Dundee Road Constructed Wetlands

Settling pond at the Dundee Road Constructed Wetlands system.

Dundee Wetlands was Earth Conservancy’s second constructed wetlands system, the first having been built in 1996 along Espy Run. Although a small pond, the ability of the constructed wetlands to treat AMD was significant. EC consequently sought to build a larger facility to address another pressing problem:  the AMD gushing from the Askam Borehole. Drilled in 1973, the borehole helped relieve water pressure in underground mine pools. Unfortunately, it also expelled large amounts of AMD into the Nanticoke Creek. At peak flow, approximately 7,000 gallons of AMD-polluted water were released per minute.

The Dundee Road Constructed Wetlands was built in 1999.  The 2.2-acre system was comprised of two cells:  a treatment cell, and a polishing cell.  First, water exiting the borehole was pumped uphill, through a pipe and then a culvert, into the treatment cell.  In it, the natural settling of iron particles could occur.  The water then flowed into the polishing cell where the roots of wetland plants would trap remaining iron, before it exited back into Nanticoke Creek. Ultimately, the Dundee Wetlands was able to treat up to 500gpm of AMD, removing approximately 95% of the iron from the water.  By comparison, the 1.2-mile waterway between the borehole and the pond was coated with thick, orange sludge.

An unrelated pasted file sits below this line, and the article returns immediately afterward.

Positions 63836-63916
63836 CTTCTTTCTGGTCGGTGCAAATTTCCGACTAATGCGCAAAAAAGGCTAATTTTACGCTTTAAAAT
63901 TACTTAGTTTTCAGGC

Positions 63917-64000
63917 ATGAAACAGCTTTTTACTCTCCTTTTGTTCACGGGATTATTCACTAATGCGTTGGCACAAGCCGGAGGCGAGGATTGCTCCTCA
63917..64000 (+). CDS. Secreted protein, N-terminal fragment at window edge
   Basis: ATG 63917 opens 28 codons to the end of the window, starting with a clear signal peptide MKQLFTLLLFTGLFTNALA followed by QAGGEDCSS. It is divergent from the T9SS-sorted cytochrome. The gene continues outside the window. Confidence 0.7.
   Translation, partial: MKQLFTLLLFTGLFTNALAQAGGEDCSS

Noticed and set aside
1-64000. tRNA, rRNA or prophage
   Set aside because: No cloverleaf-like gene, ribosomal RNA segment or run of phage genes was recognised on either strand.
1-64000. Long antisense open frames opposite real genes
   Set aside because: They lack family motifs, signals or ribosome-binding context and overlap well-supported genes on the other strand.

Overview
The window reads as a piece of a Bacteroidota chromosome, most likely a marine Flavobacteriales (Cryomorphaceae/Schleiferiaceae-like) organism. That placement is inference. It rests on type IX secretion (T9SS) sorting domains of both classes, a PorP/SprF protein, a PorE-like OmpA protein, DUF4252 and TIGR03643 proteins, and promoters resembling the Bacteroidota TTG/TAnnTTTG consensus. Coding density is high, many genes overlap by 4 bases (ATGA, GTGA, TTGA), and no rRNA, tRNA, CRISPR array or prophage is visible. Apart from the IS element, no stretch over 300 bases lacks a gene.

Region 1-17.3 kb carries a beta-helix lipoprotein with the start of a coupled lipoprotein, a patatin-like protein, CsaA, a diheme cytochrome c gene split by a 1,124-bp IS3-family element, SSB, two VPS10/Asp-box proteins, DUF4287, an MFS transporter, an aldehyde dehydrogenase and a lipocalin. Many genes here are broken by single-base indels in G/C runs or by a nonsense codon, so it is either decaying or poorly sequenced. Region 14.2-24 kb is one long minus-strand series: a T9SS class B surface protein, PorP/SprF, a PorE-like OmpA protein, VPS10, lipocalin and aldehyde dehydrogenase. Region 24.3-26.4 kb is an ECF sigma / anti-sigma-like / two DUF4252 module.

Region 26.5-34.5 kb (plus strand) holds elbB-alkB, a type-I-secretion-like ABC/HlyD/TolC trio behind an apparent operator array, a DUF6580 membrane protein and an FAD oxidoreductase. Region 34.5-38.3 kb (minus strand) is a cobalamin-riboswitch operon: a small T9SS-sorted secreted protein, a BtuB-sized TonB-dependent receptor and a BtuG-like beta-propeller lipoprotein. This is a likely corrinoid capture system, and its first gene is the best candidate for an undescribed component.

In 2008, the Askam Borehole collapsed – the acidity of the water had corroded its metal piping. Without a controlled outlet, water began to flood basements of nearby homes. The U.S. Department of the Interior’s Office of Surface Mining was tasked with correcting the problem, drilling two new boreholes lined with stainless steel casing. Since they were across the road from the Dundee Road Wetlands, the facility went offline.  In 2010, EC set up a pump in a nearby borehole to continue the water supply to the wetlands.  In doing so, the wetland habitat was preserved and the site could be used for educational pursuits.  To address the AMD from the newer boreholes, EC constructed the Askam Borehole AMD Treatment System in 2014.

Dundee Road Constructed Wetlands:  Pre-Construction

View from S.R. 29, the South Cross Valley Expressway, looking down on the AMD-contaminated water of the Nanticoke Creek.

Dundee Road Constructed Wetlands:  Pre-Construction

The original Askam borehole, prior to its collapse in 2010.  The extent of iron sedimentation from the AMD is clearly visible throughout the waterway.

Dundee Road Constructed Wetlands:  Pre-Construction

A closer look at the thick sludge produced by the AMD in the waterway below the Dundee site.

Dundee Road Constructed Wetlands:  Construction Phase

Construction work on the basin for the Dundee Wetlands / Phase II site.

Dundee Road Constructed Wetlands:  Construction Phase

Concrete being poured into a mold for the outlet in the polishing cell of the Dundee Wetlands.

Dundee Road Constructed Wetlands:  Post-Construction

Image of part of settling pond at the completed wetlands.  At the far edge can be seen a nesting box, intended for Wood Ducks.

Dundee Road Constructed Wetlands:  Post-Construction

View looking across the completed wetlands, with S.R. 29 in the distance.

Dundee Road Constructed Wetlands:  Post-Construction

Clean water exiting the Dundee Road Constructed Wetlands system.

Dundee Road Constructed Wetlands:  Post-Construction

More recent image of the polishing cell at the Dundee Road wetlands. Although offline, the naturalization of the pond continues to improve habitat and increase wildlife.